Sally the ChickenPhoto by: Koby Kasten

— by Susan Eirich, Ph.D. —

Sally the chicken came marching towards me with something clearly on her mind. She had a request. Would I kindly see to it that she could get back into the coop—she needed to lay an egg. Unlike her sister, she does not do anything with timidity. She had a demand and expected it to be responded to. In fairness to her, imagine if you were chicken-sized and had an egg as large in proportion to your body as an egg is to a chicken. You might have a sense of urgency as well.

I’m not sure how I knew that was her request, but somehow, I did. She doesn’t have her usual access through the dip under the fence, since the snow is melting and the dip is alternatively frozen in the morning or filled with melt-water in the afternoon. We can’t leave the gate open because Adrianna the goat, who shares the chicken barn, would escape and devastate our trees and bushes. It has happened before. Some have strange shapes.

I go over and open the door for her as I block Adrianna, and Sally marches directly into her box.

If you think about it, it is really rather remarkable that she knows to come to humans and express that she needs something, and even more remarkable that she somehow communicates what she needs. Should someone have forgotten to fill her chicken feed bowl, she will also come to express her indignation and demand her rights. I know this might sound far out, but she really is a rather dominating, demanding, fearless being. You’d have to meet her to know really get the feel, but you would understand immediately.

The Bears are Up!

They emerge slowly, tentatively—is it time yet? A nose. Sleepy little eyes. Fuzzy ears. One front leg reaches out of the den entrance. Another. Slowly the front of the body emerges. Half in and half out, the back arches in another streeeeeeetch. Then the back half emerges. Nothing is rushed. A long, luxurious, stretch. It’s been four months…

They sniff around a bit, not too lively yet. We offer lettuce. They nibble. Their stomachs aren’t quite up to it. We give them time.

As they ease back into life, we fill the inner pool and offer it to them in turns. The older bears, Huckleberry Bear Bear and Teton Totem, are not really ready for such lively action. I expect the joints have to warm up, and everything is slower when you are older anyway. Humble Bumble, always tentative, always uneasy about anything new, doesn’t enter. Yes, he did last year—and the year before and the year before, but that was then and this year is a whole new thing. He will, eventually. But the (relatively) young whippersnappers Bramble and Ramble! How to convey the intensity of their joy?

They fling themselves into the water with abandon, eyes alight with excitement, their body positively vibrating with the fun of it all. Ramble rears up to his full height and belly-flops down on the water, creating a great noise and spray. Again and again and again. Then he slaps the water with his massive left paw and his right paw and his left paw and his right paw—Whap! Whap! Whap! Whap!—as fast as a boxer practicing with a small, rapid-fire punching bag. Water flies everywhere.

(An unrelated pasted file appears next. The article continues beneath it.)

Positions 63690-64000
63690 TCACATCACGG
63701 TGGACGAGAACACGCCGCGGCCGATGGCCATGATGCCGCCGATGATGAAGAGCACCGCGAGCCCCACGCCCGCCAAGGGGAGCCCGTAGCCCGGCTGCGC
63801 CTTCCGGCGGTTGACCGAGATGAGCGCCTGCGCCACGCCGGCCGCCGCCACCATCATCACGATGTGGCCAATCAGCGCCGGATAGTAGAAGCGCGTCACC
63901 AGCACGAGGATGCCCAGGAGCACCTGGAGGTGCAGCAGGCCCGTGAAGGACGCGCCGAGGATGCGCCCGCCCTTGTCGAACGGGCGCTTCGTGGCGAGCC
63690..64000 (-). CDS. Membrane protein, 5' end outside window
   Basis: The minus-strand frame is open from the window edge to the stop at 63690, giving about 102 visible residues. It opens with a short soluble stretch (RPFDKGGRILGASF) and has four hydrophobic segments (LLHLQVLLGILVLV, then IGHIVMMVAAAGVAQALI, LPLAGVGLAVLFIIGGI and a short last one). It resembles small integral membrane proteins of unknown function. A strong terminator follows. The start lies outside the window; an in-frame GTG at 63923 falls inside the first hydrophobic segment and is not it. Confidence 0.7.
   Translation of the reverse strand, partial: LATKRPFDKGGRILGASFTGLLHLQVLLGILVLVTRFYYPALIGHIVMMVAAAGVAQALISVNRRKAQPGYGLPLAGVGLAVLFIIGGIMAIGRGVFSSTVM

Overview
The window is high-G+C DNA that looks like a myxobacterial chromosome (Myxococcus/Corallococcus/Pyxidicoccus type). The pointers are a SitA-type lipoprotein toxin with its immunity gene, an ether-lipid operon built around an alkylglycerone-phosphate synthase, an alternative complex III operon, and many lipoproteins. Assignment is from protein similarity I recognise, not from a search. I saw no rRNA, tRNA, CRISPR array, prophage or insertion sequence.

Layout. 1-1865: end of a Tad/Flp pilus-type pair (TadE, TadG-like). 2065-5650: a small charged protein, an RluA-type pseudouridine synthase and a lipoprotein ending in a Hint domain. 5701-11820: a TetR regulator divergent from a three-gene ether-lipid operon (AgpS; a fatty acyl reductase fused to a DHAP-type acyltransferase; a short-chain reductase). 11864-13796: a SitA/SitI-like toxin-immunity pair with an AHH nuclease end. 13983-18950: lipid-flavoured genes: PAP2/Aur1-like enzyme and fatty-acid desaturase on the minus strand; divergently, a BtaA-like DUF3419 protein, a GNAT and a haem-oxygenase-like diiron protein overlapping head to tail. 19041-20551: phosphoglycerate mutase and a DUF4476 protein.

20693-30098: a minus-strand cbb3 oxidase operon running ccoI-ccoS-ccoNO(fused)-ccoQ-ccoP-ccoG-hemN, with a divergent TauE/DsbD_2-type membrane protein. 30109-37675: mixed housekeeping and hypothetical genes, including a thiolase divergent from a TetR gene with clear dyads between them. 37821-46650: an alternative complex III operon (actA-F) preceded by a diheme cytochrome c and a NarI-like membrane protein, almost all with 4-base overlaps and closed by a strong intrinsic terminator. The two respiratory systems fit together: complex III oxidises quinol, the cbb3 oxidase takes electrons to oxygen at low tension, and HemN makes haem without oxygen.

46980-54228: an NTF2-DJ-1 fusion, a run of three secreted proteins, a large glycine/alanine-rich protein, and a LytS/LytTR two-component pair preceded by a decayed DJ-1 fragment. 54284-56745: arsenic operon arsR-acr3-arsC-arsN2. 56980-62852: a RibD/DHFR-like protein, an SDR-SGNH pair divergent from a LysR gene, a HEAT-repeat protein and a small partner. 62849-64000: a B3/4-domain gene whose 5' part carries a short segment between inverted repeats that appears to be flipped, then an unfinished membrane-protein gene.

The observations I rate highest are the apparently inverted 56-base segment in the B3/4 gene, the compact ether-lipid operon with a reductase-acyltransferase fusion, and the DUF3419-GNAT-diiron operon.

Grizzly bear playing in water

Ramble in the Pool | Earthfire

Eventually he tires of this and, heaving himself out of the pool, goes to retrieve his grizzly-sized ball. He rolls it into the water and pushes it down under. He releases it. Filled with air, it shoots up. He is there waiting for it and pushes it down again, over and over. Then he pushes it down and, getting it just right, holds it under water, a look of triumph in his eyes. Tiring of that, he releases it and starts all over. Next, he grabs his log and does the same, pushing it under. Able to grasp it in his teeth, which he can’t with the big ball, he whips his head left and right with incredible speed, strength, and flexibility. We watch all of this, an admiring and responsive audience. He gives us a look and lunges out of the water, running over to greet us, bathing us in a shower as he shakes himself. The he races and jumps around the enclosure all worked up. Comes back to greet us again, then back into the water…

The energy with which all this happens! They do this all summer long in the big pools, but not with the total fervor of the first swim of the year. You get the strong feeling they are celebrating the awakening of life. As if, after a long sleep, everything is a miracle. Oh wow—there is this! And this! And this! I remember this!

Every year it feels like a miracle to me, too. Every year my worry is the same. Will they live through the winter? How CAN they, with no food, no water. But every year they do. Our oldest, Huckleberry Bear Bear is now 21 and has lived through the winter 21 times. You’d think I’d get used to it. But I don’t, and it is a huge relief when I see their noses poking out. They made it!

It isn’t just a relief. The whole place comes to life, feels more complete with bear energy. They are native here. It is like the land needs them…

The Bears Want Their Honeycrisp Apples

The bears want their honeycrisp apples. We’ll give them a few, but we will try dandelion greens first; it’s good for them this time of year, when they need to clean out and restart their digestive systems. But they really only like them young and fresh and tender. We’ll see what we can order from the grocery store… if it suits their delicate palate.

They also are into peanut butter, but it needs to be the crunchy kind.

Dr. Susan Eirich is the Founder and Executive Director of Earthfire Institute Wildlife Sanctuary and Retreat Center. A licensed psychologist, biologist and educator, her goal is to widen the circle of conversation about conservation to include the voices of all living beings.

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